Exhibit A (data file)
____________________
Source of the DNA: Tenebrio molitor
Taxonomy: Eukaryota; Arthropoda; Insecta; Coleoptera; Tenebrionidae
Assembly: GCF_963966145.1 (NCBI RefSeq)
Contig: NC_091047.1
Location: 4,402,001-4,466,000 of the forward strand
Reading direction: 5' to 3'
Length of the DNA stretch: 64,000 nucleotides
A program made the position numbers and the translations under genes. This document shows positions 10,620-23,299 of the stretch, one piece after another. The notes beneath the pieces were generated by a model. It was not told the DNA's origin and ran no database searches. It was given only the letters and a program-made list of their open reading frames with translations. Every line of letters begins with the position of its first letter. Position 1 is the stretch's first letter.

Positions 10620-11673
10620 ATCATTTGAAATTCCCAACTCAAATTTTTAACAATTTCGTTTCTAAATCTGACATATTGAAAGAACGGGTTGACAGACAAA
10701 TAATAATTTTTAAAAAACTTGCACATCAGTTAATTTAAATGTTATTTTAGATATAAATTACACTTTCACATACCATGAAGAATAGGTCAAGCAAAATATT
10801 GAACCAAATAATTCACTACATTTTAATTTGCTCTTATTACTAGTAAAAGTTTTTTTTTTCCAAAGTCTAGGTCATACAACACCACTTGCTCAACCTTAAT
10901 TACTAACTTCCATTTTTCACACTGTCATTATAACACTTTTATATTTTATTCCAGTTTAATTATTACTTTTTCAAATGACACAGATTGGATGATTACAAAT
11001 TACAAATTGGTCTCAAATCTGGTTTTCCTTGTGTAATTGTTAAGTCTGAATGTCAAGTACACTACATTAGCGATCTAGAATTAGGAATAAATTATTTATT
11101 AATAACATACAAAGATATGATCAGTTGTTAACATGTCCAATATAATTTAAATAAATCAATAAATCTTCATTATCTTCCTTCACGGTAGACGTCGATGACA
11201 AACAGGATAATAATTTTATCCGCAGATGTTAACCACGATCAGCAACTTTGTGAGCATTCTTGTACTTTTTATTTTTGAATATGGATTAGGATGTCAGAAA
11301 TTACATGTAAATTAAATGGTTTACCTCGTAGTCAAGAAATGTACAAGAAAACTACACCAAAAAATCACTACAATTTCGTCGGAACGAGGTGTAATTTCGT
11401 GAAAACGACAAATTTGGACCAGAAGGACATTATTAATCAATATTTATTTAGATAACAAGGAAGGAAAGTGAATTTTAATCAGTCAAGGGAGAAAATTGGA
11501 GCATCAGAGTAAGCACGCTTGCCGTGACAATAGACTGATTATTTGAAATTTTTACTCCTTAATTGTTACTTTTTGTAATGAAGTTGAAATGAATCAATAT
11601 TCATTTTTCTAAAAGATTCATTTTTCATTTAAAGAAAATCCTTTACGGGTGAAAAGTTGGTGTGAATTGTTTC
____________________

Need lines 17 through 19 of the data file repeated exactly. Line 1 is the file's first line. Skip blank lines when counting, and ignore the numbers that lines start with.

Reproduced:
11301 TTACATGTAAATTAAATGGTTTACCTCGTAGTCAAGAAATGTACAAGAAAACTACACCAAAAAATCACTACAATTTCGTCGGAACGAGGTGTAATTTCGT
11401 GAAAACGACAAATTTGGACCAGAAGGACATTATTAATCAATATTTATTTAGATAACAAGGAAGGAAAGTGAATTTTAATCAGTCAAGGGAGAAAATTGGA
11501 GCATCAGAGTAAGCACGCTTGCCGTGACAATAGACTGATTATTTGAAATTTTTACTCCTTAATTGTTACTTTTTGTAATGAAGTTGAAATGAATCAATAT